A real school from 1894 to the 1950s, the Dent Schoolhouse's history is truly spine-chilling. After several students mysteriously vanished in the '40s and '50s, parents stormed the building and discovered that the school's janitor, Charlie McFree, had killed the children and hidden their bodies in the basement. Though Charlie was never found, he supposedly still haunts the schoolhouse – now a Halloween attraction visited by more than 30,000 people each year. Full of fiendish teachers, sinister students and creepy classrooms, this 18,000-square-foot attraction takes its brave guests on a tour of a school gone horribly wrong.
Dell'Osso Farms Corn Maze: Lathrop, Calif.
Nothing says autumn fun quite like a stroll through a corn maze, and this family-owned farm in California boasts one of the most colossal labyrinths in America. Sprawling across more than 25 acres, the Dell'Osso maze is roughly the size of the Pentagon, and just as complex. Each year's maze is different from the last, with past designs including a grinning jack-o'-lantern, a witch on a broomstick and a scarecrow pushing a wagon (pictured). About 100,000 fearless souls brave the maze every year, which takes about an hour to complete – unless you lose your way.
Emma Crawford Coffin Race: Manitou Springs, Colo.
Every October since 1994, locals of this mountain town have raced meticulously customized coffins down Main Street in front of thousands of cheering fans. Prizes are awarded to the teams with the speediest sarcophagus, the most creative casket and the best coffin rider. The race pays homage to former Manitou Springs resident Emma Crawford, who died in 1890 at age 19. According to local legend, torrential rain washed her coffin down the side of Red Mountain, where her ghost still lingers today.
Queen Mary Dark Harbor: Long Beach, Calif.
The RMS Queen Mary – a retired ocean liner that now serves as a hotel and museum – is transformed into a nautical nightmare each October. To enter the attraction, visitors must maneuver through a fog-filled tunnel of cargo containers, which leads to a series of spooky ship-themed mazes. When you've had your fill of frights, Dark Harbor also features a dance floor with live music – though there may be a ghoul or two lurking here as well.
Giant Pumpkin Weigh-Off: Topsfield, Mass.
Want to see the biggest and baddest pumpkins in the world? Head to Topsfield Fair for the Giant Pumpkin Weigh-Off, where pumpkin growers put their most super-sized squash side by side. Just to be eligible to enter, a pumpkin must weigh at least 350 pounds – and those are the babies. In 2007, champion Joe Jutras won the weigh-off with his 1,689-pound pumpkin, simultaneously smashing the world record by nearly 200 pounds.
13th Gate and Necropolis 13: Baton Rouge, La.
Sprawling across two city blocks, 13th Gate Haunted House isn't afraid to deliver in-your-face shocks. Visitors of this 40,000-square-foot attraction get up close and personal with terrifyingly realistic sets, from crawling through a creepy crematory oven to staggering over a rickety bridge suspended over hundreds of live snakes. If you make it through the haunted house, you still have to survive a half-mile, cemetery-themed maze infested with more than 50 zombies. The only escape: Run!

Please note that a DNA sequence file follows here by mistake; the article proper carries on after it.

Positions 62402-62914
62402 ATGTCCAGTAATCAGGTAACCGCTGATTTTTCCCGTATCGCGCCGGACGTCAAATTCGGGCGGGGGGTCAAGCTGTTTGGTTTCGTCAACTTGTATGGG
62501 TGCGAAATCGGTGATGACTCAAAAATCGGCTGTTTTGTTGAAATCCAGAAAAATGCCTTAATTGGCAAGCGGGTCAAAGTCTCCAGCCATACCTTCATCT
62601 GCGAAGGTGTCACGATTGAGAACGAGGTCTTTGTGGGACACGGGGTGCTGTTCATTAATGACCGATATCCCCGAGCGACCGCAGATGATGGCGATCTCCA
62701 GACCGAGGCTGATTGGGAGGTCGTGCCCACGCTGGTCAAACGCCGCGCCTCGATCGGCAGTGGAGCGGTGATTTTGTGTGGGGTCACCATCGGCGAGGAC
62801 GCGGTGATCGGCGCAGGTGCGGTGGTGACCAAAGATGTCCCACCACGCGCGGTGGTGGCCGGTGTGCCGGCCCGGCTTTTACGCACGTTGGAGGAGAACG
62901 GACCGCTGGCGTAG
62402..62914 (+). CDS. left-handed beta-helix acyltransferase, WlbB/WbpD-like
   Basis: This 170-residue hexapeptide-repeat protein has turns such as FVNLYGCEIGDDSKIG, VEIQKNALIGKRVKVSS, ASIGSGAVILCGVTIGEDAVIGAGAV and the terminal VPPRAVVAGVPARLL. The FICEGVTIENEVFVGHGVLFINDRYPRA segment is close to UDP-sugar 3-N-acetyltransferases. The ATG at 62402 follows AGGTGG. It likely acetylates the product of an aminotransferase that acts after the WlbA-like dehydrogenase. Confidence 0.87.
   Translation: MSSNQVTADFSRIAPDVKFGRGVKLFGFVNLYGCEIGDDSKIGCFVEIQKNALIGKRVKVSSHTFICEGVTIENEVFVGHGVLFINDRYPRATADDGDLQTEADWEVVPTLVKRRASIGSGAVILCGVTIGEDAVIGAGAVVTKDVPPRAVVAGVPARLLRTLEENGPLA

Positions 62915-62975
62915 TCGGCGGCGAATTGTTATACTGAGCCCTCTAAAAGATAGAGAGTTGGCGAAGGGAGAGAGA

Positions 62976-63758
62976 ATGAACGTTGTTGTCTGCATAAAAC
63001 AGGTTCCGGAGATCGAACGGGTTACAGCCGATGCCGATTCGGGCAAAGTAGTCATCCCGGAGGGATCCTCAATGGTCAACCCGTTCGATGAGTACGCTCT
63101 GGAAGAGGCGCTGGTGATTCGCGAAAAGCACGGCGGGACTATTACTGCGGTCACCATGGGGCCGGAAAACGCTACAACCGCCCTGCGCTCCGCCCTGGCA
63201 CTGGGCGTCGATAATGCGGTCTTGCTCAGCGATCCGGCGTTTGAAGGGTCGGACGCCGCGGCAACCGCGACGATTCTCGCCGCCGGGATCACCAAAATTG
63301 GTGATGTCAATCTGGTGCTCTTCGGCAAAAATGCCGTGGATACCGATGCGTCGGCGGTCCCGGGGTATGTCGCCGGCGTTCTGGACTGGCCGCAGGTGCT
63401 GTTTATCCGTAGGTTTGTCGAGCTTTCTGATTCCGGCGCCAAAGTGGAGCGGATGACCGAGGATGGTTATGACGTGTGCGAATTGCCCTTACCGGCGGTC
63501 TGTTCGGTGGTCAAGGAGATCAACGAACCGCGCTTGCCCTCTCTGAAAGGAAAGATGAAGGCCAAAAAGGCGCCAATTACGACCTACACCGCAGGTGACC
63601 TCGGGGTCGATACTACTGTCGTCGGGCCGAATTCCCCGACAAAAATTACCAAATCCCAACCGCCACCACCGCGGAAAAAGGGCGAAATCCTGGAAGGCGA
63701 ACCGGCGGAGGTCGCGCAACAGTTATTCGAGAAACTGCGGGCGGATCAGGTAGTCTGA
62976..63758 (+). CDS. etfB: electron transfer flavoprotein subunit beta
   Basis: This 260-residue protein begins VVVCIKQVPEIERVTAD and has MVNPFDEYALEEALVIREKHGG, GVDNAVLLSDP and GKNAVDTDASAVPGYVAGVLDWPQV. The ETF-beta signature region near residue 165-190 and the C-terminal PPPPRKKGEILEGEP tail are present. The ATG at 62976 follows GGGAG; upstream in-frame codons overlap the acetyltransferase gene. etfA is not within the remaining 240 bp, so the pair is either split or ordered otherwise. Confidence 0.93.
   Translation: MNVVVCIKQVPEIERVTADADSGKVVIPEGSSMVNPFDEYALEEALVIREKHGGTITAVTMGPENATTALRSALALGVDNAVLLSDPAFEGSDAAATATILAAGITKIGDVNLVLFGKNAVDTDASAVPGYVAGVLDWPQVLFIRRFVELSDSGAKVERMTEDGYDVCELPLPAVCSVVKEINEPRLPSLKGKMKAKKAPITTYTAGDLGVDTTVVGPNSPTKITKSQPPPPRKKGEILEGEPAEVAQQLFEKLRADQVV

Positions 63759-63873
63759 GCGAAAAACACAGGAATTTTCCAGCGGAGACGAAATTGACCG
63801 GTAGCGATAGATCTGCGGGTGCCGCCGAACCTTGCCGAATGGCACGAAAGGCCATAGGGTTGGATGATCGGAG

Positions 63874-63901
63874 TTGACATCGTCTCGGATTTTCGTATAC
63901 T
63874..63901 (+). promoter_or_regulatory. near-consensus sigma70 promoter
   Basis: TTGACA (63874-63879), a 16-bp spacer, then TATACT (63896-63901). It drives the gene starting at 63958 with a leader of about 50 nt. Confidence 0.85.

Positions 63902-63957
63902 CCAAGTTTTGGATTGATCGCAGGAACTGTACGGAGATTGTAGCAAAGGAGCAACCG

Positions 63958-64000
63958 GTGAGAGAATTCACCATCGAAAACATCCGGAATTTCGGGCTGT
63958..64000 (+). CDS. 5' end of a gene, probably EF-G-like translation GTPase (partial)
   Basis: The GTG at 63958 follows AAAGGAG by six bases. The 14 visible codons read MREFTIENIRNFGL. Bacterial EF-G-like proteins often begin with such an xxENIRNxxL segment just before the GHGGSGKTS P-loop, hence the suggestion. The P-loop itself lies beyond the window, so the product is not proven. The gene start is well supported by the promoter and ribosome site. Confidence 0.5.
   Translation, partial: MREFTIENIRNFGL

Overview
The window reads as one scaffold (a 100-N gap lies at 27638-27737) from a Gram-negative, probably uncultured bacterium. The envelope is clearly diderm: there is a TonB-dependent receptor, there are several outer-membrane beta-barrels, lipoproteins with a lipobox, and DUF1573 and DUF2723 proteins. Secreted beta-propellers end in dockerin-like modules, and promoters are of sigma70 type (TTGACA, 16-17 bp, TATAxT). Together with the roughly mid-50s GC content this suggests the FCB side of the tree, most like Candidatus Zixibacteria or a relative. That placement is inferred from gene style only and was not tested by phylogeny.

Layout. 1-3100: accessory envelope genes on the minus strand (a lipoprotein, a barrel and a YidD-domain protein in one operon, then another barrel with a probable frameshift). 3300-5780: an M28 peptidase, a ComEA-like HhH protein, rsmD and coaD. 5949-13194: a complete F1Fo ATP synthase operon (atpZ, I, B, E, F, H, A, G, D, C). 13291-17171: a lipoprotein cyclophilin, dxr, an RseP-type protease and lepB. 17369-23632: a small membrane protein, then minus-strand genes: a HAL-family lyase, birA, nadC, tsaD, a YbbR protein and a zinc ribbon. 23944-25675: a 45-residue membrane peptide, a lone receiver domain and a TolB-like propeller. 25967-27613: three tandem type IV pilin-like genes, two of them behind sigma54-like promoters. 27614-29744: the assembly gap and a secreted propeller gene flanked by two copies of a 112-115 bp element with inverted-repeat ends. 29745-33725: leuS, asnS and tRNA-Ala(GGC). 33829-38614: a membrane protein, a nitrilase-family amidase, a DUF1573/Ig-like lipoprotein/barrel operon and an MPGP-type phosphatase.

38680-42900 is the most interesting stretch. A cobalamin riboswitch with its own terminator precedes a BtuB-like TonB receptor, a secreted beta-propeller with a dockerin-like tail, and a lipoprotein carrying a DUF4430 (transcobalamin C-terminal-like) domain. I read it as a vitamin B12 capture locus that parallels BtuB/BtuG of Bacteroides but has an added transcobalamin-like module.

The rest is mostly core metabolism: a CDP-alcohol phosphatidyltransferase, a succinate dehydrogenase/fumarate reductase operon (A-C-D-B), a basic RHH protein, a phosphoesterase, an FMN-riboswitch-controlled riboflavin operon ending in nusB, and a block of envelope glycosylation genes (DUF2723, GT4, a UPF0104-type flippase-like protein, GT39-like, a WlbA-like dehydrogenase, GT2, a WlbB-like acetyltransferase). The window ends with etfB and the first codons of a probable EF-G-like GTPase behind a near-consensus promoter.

Keene Pumpkin Festival: Keene, N.H.
Since its inception in 1991, the Keene Pumpkin Festival has set eight world records for amassing the largest number of lit of jack-o'-lanterns in one location. Close to 1,000 volunteers labor for three days to carve more than 28,000 pumpkins, which line the streets and tower 50 feet above the town center.
Headless Horseman Hayride: Ulster, N.Y.
Just a short car ride from Sleepy Hollow – the inspiration for Washington Irving's famous story "The Legend of Sleepy Hollow" – this small town in New York puts a terrifying twist on the traditional hayride. The one-mile journey winds through acres of gloomy woods, full of sinister scenes and creepy characters lurking behind the bushes. The hair-raising ride culminates with an appearance from the Headless Horseman himself. If you can handle another scare after finishing the hayride, this 45-acre attraction also features a corn maze and six haunted houses.
Pumpkinfest and Regatta: Damariscotta, Maine
Every October, the town of Damariscotta hosts Pumpkinfest, a week of squash-centric madness with events ranging from pie-eating contests to a pumpkin catapult. The highlight of the festival is the Pumpkin Regatta, in which participants craft boats from hollowed-out pumpkins and race them across the Damariscotta River. The regatta features two divisions – paddleboat and powerboat – and participants compete for a coveted "Golden Gourd" trophy.
The Darkness Haunted House: St. Louis
Since opening its horror-filled halls in 1994, this multimillion-dollar attraction has spared no expense to make your skin crawl. A single room in this 36,000-square-foot fear factory can cost up to $100,000 to create, and they've got more than 30 -- each with a unique theme, terrifyingly realistic props and Hollywood-caliber animatronic monsters. Filled with slithering snakes, giant spiders, killer clowns and creepy undead creatures, every inch of this haunted house is designed to push your panic button.